Writing is easy.
You put one word in front of another and keep going.
Would that it were so simple.
Writing words is easy; writing the right words—in the right order—is hard. And writing tens of thousands of them in a cohesive narrative with all the requisites that the form demands and keeping going over a period of several years—on your own!—is as close to impossible as to not be worth bothering with.
All those books.
There’s no end of metaphors for what writing is like.
- Writing is like climbing a mountain; like pulling teeth; like climbing a mountain whilst pulling teeth.
- It’s rowing across the Atlantic in a leaky bath-tub; wrestling a gorilla into a pickle jar; pushing an elephant up the stairs.
- It’s bleeding on the page, giving birth, walking into a dark room with nothing but a miniature torch.
The simple truth is that writing a novel is a slow and inefficient process, and most of the time you haven’t got a clue what you’re doing. Perhaps you're thinking that’s a bad thing.
“The writer,” the great Donald Barthelme said, “Is that person who, embarking upon her task, does not know what to do.”
Do you feel reassured? Maybe you feel confused.
Here's George Saunders (who we'll be hearing a lot from) to explain:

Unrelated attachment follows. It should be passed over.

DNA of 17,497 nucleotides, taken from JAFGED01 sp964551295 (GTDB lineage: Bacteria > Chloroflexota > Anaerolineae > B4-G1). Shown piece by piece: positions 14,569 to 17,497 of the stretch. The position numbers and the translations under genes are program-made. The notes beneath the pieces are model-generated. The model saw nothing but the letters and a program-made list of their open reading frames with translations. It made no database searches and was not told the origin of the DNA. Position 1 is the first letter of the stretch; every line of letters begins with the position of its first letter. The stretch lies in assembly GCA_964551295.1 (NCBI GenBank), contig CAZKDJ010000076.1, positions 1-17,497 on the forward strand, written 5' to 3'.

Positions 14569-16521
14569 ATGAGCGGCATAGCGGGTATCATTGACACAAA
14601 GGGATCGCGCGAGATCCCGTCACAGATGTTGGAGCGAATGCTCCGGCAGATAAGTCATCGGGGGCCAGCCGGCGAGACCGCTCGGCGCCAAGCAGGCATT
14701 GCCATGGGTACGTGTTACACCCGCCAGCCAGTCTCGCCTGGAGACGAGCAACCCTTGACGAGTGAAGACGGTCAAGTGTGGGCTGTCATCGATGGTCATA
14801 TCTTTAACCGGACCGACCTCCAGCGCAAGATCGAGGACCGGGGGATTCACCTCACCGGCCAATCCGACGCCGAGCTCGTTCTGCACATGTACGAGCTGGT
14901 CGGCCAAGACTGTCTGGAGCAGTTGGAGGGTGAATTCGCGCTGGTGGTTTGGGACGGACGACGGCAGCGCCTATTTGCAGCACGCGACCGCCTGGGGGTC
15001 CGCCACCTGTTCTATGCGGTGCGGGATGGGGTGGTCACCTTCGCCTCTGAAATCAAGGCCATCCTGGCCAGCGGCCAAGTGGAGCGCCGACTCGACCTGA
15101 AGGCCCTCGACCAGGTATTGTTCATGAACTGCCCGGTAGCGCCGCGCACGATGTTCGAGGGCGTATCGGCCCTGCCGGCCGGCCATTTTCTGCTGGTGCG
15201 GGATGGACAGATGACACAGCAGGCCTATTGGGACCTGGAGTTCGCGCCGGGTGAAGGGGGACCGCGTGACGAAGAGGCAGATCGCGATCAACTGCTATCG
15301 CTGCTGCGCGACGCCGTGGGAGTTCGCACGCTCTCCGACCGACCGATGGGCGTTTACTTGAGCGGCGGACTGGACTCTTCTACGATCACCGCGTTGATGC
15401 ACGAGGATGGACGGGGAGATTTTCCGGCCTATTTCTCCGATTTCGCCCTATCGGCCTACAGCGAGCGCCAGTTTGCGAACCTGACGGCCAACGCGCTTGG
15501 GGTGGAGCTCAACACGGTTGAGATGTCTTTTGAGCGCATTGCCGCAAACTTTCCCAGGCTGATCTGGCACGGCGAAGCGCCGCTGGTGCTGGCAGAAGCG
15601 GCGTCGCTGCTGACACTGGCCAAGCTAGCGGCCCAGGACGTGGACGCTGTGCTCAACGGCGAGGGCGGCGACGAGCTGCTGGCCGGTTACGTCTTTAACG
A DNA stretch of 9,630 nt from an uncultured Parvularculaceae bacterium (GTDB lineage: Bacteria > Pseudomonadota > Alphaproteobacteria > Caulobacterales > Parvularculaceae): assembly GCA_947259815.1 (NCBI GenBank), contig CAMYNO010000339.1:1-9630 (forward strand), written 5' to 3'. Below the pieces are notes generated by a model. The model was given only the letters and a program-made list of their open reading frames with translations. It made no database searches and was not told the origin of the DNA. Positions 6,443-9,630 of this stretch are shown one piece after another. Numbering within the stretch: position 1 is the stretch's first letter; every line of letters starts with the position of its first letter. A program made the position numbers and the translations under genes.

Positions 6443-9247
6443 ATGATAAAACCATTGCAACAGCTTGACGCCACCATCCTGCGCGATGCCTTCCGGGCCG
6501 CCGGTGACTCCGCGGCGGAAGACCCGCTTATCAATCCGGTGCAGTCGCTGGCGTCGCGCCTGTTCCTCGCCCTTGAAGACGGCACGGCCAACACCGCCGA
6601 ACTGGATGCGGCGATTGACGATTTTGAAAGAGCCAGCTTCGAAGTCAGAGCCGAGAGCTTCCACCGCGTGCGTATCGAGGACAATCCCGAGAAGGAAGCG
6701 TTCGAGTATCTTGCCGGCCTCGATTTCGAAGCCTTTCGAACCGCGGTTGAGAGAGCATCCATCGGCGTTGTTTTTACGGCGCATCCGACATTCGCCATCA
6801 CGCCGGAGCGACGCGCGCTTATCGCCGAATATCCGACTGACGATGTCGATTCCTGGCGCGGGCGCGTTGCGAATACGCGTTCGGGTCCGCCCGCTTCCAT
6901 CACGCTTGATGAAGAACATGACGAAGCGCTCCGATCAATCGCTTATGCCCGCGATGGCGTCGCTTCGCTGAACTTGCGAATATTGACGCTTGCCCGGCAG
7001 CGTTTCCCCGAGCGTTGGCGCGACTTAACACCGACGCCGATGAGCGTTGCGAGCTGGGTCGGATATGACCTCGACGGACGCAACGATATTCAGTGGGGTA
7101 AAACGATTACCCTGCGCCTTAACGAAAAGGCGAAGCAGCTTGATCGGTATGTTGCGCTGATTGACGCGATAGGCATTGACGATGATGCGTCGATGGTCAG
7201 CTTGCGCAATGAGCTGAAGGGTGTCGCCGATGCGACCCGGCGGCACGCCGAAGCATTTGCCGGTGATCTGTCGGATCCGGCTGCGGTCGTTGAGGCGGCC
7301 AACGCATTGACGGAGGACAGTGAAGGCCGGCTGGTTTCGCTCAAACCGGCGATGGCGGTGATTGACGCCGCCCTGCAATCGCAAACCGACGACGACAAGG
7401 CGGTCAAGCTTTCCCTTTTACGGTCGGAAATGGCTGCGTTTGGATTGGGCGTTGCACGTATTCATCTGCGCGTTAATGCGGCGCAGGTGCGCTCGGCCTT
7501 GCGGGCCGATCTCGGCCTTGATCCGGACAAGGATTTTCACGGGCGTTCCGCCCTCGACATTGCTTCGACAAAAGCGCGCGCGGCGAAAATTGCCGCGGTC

“Simply knowing one’s intention and then executing it does not make good art.”
Don't worry, though, because he goes on to say that being a writer is to exist in "a state of professional uncertainty" which is something I think we can all get behind.
Here's a few other artists who say the same thing:
"When I am not working I sometimes think I know something, but when I am working, it is quite clear that I know nothing."
— John Cage, composer, music theorist, artist, philosopher and one of the leading figures of the post-war avant-garde.
“I don’t know how to write. Which is unfortunate, as I do it for a living. I’ve written six books, but instead of making it easier, it has complicated matters to the point of absurdity. I have no idea what I’m doing.”
—Keith Ridgway, award-winning Irish novelist
If you haven’t got a clue what you’re doing, keep doing it—you're in good company. As a writer, you need to get good at being comfortable with uncertainty and your own ignorance.
Here's what John Holt, American author, educator and proponent of the "unschooling" approach, said:
"Good thinkers are more interested in asking questions than getting answers. The poor thinker dashes madly after an answer; the good thinker takes his time and looks at the problem…. The good thinker can take his time because he can tolerate uncertainty, he can stand not knowing. The poor thinker can’t stand not knowing; it drives him crazy."
Look, there's no way to sugar-coat this: writing a good book is very hard and will take you a long time.
How, then, to proceed—efficiently, productively, without going mad?